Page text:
Middle Cay at Pedro Bank, located some 80 kilometres south/south west of Jamaica.
 Protected Area Management/Conservation Project
JET would love to become involved in more on-the-ground conservation work in the long term. We have done sea turtle monitoring, and were managers of a fish sanctuary on the Pedro Bank. However, those were short-term projects; we don’t have a sustained JET conservation programme. With last year’s announcement of the Cockpit Country boundary and Protected Area, we have been thinking about the management of Protected Areas. A few of the Jetters have expressed a desire for JET to become managers of a Protected Area in Jamaica; this is something we are exploring and would eventually need funding for.
Judges at a Schools Environment Programme event talk to high school students about their project. (My photo)


5 thoughts on “Jamaica Environment Trust Needs Your Support!

  1. Maybe JET should re apply using the term Spruce up Jamaica see if that works. Did they know that a clean and healthy Jamaica encourages more tourists and a more healthier nation thus helping our health sector. Climate change is here so protecting and preserving our land and coastline is the way to move forward. JET we will support you to achieve a sustainable existence.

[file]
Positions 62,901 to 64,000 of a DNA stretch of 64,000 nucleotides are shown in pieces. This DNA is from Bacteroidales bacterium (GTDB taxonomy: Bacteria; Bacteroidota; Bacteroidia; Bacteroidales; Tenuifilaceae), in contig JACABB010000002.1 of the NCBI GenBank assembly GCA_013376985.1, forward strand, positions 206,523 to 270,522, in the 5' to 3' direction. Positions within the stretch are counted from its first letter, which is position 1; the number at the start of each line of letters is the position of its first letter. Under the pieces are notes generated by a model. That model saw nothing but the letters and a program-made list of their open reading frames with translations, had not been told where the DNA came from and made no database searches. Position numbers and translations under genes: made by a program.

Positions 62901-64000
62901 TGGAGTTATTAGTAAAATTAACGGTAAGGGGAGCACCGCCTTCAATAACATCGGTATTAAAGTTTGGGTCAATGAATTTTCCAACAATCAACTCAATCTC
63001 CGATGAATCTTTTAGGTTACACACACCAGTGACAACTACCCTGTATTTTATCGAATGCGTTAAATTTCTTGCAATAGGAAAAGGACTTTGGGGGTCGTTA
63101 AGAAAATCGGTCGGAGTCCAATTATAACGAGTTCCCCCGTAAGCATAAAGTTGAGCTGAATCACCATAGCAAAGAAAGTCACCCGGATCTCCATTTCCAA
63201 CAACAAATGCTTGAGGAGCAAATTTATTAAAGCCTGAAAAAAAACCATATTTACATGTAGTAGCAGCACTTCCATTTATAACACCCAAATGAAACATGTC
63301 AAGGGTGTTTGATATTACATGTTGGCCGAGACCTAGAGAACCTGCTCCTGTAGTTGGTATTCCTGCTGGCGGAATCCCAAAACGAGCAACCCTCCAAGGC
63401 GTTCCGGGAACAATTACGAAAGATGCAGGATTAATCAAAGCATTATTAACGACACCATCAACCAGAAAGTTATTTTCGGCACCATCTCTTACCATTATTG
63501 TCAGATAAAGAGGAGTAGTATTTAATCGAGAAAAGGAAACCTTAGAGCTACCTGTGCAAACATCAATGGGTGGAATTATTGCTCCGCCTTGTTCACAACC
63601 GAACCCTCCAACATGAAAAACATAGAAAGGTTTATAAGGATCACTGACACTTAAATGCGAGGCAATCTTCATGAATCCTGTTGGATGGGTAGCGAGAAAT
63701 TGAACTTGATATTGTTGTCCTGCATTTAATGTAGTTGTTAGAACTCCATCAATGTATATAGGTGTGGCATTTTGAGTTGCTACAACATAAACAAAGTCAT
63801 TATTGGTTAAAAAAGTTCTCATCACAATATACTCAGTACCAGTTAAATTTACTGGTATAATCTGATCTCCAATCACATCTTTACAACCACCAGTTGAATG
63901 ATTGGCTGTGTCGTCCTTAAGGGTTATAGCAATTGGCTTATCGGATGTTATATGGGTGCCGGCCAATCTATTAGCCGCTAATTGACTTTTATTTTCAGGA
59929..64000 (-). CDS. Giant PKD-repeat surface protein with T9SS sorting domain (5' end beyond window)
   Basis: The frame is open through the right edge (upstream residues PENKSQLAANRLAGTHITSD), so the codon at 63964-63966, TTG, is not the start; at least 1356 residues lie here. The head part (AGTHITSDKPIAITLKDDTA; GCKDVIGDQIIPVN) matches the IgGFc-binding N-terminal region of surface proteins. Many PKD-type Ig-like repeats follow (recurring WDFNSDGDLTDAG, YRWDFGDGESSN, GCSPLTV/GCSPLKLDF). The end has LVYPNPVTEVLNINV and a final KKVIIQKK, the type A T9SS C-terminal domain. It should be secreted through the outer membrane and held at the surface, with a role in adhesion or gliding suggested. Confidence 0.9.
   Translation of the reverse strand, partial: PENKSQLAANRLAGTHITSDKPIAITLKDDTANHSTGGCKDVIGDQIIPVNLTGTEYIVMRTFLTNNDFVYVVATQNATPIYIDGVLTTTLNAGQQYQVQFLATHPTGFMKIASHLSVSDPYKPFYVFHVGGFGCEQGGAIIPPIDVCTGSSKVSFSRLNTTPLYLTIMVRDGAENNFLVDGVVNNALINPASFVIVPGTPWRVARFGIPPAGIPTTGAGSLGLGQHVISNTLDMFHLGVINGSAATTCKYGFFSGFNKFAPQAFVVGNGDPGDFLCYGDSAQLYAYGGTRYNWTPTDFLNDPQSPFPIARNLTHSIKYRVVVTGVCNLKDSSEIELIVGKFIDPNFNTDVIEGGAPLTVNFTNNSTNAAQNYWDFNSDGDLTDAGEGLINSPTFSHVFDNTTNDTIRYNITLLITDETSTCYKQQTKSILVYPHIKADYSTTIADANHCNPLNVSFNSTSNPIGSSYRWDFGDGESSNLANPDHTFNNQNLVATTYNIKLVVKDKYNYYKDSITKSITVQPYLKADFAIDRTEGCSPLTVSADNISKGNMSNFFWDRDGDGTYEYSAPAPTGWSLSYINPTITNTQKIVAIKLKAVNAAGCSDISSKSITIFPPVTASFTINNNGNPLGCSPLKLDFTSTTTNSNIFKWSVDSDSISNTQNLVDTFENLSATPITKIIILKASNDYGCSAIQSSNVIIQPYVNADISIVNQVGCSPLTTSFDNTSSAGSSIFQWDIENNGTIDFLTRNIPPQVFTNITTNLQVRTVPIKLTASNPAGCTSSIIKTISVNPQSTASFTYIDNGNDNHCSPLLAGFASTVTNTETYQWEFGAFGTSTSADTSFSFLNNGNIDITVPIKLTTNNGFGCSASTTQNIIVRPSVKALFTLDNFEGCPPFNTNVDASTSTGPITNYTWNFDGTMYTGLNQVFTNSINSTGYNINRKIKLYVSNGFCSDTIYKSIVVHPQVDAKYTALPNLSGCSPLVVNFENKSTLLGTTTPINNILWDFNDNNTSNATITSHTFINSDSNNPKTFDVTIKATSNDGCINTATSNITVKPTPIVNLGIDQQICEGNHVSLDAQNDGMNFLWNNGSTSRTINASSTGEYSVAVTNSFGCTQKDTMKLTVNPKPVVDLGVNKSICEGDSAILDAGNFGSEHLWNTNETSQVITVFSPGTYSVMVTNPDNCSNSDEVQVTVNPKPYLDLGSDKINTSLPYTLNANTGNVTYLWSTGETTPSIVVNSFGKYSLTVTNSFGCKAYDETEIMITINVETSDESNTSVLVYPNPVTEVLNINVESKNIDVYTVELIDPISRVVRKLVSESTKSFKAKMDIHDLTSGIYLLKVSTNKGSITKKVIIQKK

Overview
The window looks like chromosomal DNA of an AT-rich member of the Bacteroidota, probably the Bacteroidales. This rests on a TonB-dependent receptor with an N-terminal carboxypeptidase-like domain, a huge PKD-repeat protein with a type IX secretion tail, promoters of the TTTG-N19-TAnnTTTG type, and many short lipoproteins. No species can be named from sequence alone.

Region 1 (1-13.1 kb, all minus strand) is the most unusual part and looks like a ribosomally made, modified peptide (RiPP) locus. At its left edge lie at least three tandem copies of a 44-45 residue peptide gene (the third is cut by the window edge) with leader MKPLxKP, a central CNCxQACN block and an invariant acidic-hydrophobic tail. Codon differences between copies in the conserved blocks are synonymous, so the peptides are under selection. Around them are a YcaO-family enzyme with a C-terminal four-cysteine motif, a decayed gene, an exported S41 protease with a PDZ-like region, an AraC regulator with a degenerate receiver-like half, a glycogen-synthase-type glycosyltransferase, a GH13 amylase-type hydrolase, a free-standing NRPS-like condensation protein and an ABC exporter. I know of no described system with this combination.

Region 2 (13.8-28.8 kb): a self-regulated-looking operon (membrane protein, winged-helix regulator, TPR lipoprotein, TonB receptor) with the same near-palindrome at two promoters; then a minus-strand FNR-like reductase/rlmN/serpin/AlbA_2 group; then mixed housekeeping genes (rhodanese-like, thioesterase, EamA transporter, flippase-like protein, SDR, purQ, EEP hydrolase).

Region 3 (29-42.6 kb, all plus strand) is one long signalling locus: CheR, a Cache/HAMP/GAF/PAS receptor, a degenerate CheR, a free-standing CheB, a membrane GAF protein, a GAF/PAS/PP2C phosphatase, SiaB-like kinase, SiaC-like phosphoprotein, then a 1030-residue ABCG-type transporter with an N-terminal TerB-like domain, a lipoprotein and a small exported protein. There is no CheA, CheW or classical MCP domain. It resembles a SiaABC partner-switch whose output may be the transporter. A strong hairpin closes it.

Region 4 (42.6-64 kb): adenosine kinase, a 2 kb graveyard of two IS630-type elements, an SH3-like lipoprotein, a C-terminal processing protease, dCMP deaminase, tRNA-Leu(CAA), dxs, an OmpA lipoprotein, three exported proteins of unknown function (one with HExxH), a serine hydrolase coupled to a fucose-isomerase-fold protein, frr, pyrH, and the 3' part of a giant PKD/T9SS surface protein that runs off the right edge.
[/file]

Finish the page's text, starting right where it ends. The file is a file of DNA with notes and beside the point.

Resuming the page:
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    1. “Spruce Up Jamaica” was a not very successful programme some years ago, I think? Yes, the funders (Tourism Enhancement Fund – TEF) are aware that a clean and healthy environment encourages more visitors, and that was the whole reason that they committed to supporting Nuh Dutty Up Jamaica. However, TEF has been merged into the Consolidated Fund and it seems its own funds are now to be devoted to “strictly” tourism projects. I think this is a mistake but… Yes, I agree, tourism interests ignore climate change at their peril!